It’s bad enough not knowing.
Even worse than not knowing, however, is not understanding.
That’s the haunting lesson learned by the young protagonist of the Canadian drama Rustic Oracle.
The movie dramatizes a chilling statistic: Indigenous women represent 4 percent of Canada’s population, but make up a quarter of the country’s missing and murdered cases. (And at least half of all sex-trafficking victims.)
Rustic Oracle explores the alarming situation through the wide-eyed perspective of a little girl.
The action takes place in the late 1990s, in a small Mohawk community, where 8-year-old Ivy (the beguiling Lake Delisle) and her teenage sister Heather (McKenzie Deer Robinson) share a close bond.
Unlike Heather and their beleaguered single mother Susan (taciturn, intense Carmen Moore), who struggles to keep her daughters housed, clothed and fed — and keep resentful, rebellious Heather in line.
The imaginative Ivy, meanwhile, finds solace in make-believe playmates, especially a favorite teddy bear.
But he’s no substitute for her big sister Heather — and when, one afternoon, Heather doesn’t join Ivy for their walk home from school, mom Susan understandably fears the worst.
Sister Ivy, meanwhile, starts experiencing a recurring nightmare, in which she peers through a bedroom doorway, seeing an unknown man bending over a figure who might be her sister.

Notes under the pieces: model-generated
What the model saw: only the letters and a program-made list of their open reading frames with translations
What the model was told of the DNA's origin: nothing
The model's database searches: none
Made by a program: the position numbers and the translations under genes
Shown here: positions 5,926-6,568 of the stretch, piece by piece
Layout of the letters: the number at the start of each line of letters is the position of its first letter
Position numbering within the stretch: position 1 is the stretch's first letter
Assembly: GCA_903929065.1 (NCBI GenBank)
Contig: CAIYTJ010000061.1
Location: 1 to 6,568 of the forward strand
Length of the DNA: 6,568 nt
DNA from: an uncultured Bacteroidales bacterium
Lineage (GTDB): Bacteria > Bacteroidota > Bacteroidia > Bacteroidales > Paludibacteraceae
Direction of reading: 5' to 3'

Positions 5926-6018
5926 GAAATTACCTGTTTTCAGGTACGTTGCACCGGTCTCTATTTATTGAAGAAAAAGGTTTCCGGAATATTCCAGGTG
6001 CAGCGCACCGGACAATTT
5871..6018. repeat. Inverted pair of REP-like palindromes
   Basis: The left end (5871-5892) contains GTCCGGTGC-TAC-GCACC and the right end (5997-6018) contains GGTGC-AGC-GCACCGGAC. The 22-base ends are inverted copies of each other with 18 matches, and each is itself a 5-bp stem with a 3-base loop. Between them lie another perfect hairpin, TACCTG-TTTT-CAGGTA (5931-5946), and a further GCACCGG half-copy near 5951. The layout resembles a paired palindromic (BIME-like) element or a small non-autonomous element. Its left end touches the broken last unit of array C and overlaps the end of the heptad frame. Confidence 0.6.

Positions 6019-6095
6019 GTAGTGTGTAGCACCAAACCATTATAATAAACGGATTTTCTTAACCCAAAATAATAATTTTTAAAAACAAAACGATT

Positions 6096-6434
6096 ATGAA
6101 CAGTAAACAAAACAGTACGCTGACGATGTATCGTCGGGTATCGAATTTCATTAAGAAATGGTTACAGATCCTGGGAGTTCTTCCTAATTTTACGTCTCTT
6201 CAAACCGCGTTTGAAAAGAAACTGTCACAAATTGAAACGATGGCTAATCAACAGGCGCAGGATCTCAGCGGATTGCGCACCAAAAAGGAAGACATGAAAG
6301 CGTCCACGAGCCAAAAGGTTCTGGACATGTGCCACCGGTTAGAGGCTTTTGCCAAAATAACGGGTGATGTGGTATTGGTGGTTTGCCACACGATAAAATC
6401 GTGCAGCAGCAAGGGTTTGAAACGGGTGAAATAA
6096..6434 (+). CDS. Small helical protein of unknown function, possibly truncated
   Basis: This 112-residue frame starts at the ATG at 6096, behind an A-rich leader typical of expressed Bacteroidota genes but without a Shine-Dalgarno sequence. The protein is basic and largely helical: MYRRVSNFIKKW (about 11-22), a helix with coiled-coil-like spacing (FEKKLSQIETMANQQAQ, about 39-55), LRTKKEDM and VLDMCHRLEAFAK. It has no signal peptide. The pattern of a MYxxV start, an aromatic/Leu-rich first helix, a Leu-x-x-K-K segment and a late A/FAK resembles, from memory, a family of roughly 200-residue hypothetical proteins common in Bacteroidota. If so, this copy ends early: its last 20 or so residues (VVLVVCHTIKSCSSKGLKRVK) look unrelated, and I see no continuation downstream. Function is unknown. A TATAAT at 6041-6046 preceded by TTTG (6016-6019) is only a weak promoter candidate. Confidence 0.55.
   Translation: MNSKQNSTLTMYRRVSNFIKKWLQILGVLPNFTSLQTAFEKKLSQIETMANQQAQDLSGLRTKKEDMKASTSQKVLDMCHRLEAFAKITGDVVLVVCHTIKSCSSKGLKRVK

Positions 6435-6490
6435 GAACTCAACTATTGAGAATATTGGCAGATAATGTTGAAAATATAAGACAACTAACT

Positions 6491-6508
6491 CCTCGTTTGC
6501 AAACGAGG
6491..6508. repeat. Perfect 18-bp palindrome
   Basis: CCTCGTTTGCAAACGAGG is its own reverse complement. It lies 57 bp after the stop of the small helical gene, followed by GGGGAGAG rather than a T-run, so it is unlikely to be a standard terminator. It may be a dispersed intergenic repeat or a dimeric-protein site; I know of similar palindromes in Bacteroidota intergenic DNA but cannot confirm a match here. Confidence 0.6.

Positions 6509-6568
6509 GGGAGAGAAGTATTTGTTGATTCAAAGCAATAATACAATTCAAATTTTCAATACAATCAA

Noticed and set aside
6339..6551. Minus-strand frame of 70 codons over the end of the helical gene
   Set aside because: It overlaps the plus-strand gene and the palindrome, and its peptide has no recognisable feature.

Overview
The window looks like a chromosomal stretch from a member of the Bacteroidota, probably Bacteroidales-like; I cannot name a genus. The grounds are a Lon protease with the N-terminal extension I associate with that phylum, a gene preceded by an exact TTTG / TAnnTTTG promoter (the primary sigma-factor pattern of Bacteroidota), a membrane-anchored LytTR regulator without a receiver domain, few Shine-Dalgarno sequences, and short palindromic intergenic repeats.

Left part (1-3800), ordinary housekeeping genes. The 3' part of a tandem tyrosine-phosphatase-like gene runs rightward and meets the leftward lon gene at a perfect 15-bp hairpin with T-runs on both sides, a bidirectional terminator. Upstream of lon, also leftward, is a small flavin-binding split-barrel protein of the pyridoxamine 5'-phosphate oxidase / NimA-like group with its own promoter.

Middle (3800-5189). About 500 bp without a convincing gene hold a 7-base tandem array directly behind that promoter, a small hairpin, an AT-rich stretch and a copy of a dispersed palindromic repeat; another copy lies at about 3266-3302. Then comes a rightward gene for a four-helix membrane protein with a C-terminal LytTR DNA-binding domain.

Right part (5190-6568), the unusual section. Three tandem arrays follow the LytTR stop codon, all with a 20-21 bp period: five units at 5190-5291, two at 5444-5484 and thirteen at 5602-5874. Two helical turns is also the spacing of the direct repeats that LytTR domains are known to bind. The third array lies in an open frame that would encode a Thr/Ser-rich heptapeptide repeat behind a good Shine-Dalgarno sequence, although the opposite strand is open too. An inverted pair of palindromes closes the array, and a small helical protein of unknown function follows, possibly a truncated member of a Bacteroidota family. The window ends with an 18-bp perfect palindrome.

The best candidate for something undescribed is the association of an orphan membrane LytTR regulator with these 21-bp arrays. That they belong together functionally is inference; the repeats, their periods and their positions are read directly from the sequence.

Except Ivy might know the unknown man. He could be the same tattooed guy she saw talking with Heather at school the day she vanished.
Heather’s disappearance sets the stage for Susan and Ivy’s search — first in and around home, then to Montreal and beyond, all in hopes of finding Heather alive.
Ivy senses her mother’s desperation, but there are aspects of the anguished odyssey that appeal to her sense of adventure, from staying at a motel to eating Chinese food.
Still, there are questions she can’t help asking: “Where’s my dad? Why did he leave?” And, inevitably, “Is Heather dead?”
Writer-director Sonia Bonspille Boileau reportedly based Rustic Oracle’s narrative on her own experiences growing up in the Kanehsatake reserve (the site of a 1990 standoff between Indigenous and Canadian government forces, recounted in the 1993 documentary Kanehsatake: 270 Years of Resistance.)
With a keen eye for visual detail (and a cinematographer, Patrick Kaplin, adept at capturing them), Boileau creates a vivid setting for the action.
Most of all, however, it’s innocent Ivy’s unsettling visions — and Susan’s roiling emotions — that propel this touching tale.